For those of you unfamiliar with Paul, he had a gang.  That’s right.  Paul was a gang leader yo.  There was a group of guys that followed Paul from place to place working with him / studying under him.  It was very similar to Jesus’ disciples but less organized.  Timothy and Epaphordititius (who we shall from this point forward call E-Dog) were two of the gang members.

So Timothy – We learn from 2:19-24 that: Paul was sending him because he loved the Philippians more than the other gang members; and that he proved his worth by looking out for others over his own interests, specifically in service to Paul. 

And E-Dog? – He is from Philippi and joined the gang to help Paul while he was imprisoned.  He also loved the Philippians; and the Philippians should celebrate/honor him because he was a rocking awesome preacher and incredible visionary leader he was so sick he almost died while serving Jesus.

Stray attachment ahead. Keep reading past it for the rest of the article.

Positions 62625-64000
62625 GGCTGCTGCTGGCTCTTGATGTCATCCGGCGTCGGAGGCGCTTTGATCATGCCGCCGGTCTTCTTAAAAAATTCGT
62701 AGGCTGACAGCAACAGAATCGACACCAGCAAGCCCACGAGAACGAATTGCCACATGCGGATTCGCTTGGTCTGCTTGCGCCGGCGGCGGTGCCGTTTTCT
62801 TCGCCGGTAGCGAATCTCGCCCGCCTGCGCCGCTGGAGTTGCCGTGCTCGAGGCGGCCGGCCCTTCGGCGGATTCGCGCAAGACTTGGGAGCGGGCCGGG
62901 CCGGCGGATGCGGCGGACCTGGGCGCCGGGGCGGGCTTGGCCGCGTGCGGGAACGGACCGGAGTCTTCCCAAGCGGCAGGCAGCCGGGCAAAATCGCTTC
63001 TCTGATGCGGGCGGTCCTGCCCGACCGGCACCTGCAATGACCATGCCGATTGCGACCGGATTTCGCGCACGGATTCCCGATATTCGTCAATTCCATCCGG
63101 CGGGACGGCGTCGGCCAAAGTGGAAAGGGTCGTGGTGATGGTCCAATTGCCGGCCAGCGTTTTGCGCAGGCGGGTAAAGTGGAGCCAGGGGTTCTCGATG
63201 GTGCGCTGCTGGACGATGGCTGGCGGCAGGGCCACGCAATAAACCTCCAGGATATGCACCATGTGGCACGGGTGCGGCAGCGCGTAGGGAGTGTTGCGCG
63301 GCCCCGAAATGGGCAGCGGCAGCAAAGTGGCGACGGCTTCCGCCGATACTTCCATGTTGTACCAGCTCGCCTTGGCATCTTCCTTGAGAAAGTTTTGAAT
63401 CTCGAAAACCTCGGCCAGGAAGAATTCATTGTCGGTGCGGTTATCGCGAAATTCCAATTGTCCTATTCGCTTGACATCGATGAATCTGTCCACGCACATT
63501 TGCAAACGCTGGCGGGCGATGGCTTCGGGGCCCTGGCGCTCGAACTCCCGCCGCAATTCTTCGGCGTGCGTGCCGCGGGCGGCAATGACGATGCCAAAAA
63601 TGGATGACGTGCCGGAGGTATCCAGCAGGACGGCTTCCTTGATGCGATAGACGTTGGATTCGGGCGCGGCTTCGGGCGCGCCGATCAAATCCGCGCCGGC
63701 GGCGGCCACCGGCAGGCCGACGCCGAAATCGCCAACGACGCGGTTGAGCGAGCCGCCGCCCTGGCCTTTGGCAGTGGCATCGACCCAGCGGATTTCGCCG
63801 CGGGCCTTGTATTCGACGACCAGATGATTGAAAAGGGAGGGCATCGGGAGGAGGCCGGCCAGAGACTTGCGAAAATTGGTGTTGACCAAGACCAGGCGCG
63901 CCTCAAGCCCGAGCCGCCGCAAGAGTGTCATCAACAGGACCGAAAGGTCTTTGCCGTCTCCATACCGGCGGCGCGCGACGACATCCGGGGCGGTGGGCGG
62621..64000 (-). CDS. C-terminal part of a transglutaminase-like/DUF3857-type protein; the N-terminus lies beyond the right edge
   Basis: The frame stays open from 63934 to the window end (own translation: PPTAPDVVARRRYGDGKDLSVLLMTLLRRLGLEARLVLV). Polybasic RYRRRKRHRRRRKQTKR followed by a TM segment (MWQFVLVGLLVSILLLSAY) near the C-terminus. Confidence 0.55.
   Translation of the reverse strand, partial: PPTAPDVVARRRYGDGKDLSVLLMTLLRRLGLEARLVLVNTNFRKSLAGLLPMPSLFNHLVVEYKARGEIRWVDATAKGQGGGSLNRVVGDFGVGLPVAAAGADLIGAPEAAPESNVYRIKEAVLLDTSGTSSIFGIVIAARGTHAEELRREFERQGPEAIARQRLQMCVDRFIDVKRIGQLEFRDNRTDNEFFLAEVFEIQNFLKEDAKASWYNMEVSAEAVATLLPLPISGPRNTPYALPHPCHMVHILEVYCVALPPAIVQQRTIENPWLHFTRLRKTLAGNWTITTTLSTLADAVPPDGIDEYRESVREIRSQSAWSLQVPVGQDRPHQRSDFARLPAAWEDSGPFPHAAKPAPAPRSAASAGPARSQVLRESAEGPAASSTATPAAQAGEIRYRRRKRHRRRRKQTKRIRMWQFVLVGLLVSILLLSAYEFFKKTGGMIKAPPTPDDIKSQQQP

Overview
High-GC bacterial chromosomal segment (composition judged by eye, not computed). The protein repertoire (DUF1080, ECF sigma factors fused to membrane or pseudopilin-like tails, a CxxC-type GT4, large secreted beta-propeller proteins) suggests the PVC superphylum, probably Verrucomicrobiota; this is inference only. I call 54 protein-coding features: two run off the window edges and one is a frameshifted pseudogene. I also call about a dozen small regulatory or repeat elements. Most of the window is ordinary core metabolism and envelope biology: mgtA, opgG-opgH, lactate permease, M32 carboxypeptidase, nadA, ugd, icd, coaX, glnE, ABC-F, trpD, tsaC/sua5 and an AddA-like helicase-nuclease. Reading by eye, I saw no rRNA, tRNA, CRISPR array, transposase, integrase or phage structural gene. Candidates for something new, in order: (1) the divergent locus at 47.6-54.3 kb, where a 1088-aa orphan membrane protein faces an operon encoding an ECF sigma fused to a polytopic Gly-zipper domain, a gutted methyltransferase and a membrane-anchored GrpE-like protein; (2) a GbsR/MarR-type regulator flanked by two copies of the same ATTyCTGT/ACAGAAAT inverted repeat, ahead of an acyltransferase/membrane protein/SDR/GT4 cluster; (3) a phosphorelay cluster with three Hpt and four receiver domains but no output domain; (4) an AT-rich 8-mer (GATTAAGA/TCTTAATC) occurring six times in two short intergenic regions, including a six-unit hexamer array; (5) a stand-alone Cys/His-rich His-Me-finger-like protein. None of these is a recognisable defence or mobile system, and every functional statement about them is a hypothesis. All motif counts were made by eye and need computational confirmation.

These small paragraphs don’t give us much to go on.   At best they affirm some things we have already seen:

  • Leadership is more about the people you serve than you special giftedness or calling.
  • Leadership is given to those who earn it through their sacrificial service.
  • The justification of a leader is his/her suffering for Christ as he/she serves. 

There is one final note on leadership from Philippians.  Paul said toward the end of the letter, “Whatever you have learned or received or heard from me, or seen in me – put it into practice.”  For those that lead in the church – could you say this?  What a terrifying model of leadership! 

I can hear Paul’s leadership training now.  “Okay…so…to lead…just chase Christ faster than everyone else.  Be more passionate about Jesus, sacrifice more for others, love with all you got.  It would help if suffered a little for the cause.  That would give you some authority.  You get arrested or love so hard someone beats the crap out of you.   Then you can look at the rest of the church and say, ‘Do what I’m doing.’  That’s really it.  Any questions?”

To be continued…

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Leadership? – Part Two-B – The remaining community letters